The advance notice poses a number of questions about the possible approaches the agency may take, including developing a rule that follows the Federal Trade Commission model. The OTS would adopt guidance that provides that acts and practices are unfair when they cause, or are likely to cause, substantial injury to consumers; consumers cannot reasonably avoid the injury; and the injury is not outweighed by countervailing benefits. An act or practice is deceptive when it involves a representation, omission, or other practice that misleads or is likely to mislead the consumer; and the consumer reasonably interprets under the circumstances.
The agency also solicits input on whether existing guidance should be converted into rules or whether a principles-based approach should be used. The agencies, including the OTS, have issued guidance on a number of consumer protection topics, including nontraditional mortgage products, overdraft protection products and gift card programs. The OTS also suggests it may look to other agencies for examples of how to develop a model. The advance notice refers to the guidelines for residential mortgage lending practices adopted by the OCC, which mention specific lending practices the agency finds predatory or abusive.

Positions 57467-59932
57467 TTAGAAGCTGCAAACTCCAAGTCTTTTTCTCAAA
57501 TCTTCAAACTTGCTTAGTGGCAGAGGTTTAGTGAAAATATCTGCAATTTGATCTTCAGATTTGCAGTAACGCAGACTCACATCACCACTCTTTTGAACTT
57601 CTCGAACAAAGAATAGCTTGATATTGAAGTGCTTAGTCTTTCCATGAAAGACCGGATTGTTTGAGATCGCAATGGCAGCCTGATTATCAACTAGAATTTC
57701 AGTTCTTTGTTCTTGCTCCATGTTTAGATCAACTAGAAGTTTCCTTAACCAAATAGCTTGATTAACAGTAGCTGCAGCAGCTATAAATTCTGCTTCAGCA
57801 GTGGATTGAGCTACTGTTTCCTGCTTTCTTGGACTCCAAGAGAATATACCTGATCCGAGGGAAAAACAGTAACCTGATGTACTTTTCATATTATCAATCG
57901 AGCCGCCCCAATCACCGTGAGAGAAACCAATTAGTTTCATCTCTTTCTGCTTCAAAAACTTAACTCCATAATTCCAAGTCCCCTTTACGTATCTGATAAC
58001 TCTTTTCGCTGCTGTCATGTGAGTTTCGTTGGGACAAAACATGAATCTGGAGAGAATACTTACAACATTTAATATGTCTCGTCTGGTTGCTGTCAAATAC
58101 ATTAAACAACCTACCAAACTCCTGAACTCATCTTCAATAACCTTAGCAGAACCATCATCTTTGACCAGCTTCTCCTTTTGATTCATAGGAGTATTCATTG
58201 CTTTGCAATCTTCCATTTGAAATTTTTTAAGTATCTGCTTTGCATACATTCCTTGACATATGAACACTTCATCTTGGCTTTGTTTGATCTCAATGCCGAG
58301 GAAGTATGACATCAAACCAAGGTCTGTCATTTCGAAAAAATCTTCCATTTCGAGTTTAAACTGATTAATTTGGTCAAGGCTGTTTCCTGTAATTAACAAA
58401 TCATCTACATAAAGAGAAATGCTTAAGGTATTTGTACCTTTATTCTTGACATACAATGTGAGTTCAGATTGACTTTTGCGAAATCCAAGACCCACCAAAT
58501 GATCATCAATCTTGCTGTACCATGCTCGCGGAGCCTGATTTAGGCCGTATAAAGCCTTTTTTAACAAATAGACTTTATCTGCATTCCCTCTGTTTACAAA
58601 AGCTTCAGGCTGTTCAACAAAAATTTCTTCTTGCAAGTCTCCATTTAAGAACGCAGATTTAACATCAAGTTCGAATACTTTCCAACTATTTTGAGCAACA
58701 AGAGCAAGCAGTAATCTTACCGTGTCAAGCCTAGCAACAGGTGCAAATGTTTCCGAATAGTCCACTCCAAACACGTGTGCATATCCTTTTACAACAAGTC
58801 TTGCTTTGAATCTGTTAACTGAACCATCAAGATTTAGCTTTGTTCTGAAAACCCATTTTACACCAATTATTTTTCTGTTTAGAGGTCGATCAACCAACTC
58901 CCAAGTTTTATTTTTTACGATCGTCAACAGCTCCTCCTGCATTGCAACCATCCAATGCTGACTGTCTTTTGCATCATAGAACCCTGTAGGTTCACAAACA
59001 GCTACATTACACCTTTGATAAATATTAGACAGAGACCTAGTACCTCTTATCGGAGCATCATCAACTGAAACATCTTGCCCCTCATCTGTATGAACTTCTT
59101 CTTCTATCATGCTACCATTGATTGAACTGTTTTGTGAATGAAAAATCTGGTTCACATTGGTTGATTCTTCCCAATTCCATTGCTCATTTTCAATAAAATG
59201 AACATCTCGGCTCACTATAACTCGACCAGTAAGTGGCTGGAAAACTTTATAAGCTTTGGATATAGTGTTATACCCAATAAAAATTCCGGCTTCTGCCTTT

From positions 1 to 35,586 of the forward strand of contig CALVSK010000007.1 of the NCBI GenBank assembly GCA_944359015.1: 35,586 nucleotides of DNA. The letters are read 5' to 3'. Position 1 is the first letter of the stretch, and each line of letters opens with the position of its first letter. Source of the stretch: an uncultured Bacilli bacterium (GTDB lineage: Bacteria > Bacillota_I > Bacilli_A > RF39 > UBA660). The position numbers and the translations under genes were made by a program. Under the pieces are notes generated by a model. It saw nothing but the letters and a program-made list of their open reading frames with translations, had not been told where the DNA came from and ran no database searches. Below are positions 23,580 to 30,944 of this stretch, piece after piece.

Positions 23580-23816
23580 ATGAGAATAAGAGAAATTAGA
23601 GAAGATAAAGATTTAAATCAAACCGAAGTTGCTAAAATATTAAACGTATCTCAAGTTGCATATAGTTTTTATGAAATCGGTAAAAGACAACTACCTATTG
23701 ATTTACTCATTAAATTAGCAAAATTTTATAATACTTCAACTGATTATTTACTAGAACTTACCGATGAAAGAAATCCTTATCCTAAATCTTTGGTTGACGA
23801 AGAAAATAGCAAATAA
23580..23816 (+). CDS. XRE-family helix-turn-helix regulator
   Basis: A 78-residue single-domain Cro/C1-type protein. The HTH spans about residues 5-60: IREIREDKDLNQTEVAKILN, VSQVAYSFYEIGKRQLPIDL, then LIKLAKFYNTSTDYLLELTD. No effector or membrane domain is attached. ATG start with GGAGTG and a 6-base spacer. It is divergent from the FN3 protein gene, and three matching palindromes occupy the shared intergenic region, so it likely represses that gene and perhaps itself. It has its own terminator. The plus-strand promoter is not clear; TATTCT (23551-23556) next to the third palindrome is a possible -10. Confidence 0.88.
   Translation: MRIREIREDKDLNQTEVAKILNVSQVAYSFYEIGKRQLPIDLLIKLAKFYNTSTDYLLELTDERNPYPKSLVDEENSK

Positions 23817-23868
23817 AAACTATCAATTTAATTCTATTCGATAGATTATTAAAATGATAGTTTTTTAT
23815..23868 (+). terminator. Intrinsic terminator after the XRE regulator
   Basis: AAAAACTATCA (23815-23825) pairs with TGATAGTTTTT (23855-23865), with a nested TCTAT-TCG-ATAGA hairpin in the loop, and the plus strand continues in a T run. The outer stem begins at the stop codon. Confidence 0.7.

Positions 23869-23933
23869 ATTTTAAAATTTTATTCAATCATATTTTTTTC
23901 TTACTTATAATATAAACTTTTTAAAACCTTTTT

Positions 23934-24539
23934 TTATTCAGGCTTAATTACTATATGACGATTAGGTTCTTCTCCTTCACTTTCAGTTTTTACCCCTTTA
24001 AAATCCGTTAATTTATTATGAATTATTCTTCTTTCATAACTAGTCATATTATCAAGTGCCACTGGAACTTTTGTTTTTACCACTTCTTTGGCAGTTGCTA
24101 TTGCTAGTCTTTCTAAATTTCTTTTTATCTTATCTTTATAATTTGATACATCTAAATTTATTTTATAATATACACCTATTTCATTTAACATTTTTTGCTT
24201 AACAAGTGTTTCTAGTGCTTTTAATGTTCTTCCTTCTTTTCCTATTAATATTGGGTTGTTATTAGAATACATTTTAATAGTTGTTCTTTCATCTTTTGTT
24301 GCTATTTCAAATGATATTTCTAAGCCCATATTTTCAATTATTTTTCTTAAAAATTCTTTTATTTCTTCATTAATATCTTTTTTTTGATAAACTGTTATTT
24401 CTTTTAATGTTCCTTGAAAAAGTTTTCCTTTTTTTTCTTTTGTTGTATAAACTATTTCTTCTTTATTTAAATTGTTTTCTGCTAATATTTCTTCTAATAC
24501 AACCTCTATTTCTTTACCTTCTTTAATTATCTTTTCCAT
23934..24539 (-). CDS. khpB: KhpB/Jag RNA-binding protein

The advance notice also provides an example of state law models that have been developed using a more targeted approach, which would list acts or practices regarding specific products. For example, in the area of credit cards, residential lending, deposit accounts and gift cards, unfair or deceptive practices would be prohibited.
Other agencies may follow the lead of the OTS or decide to engage in joint rulemaking. In any case, this is not the last heard from any of the federal banking agencies, Congress or the states. Community banks will have to be able to respond to any number of legal, regulatory and legislative developments in the area.
Charlotte M. Bahin is a partner in the corporate department and financial services group of the law firm of Locke Lord Bissell & Liddell LLP (www.lockeliddell.com).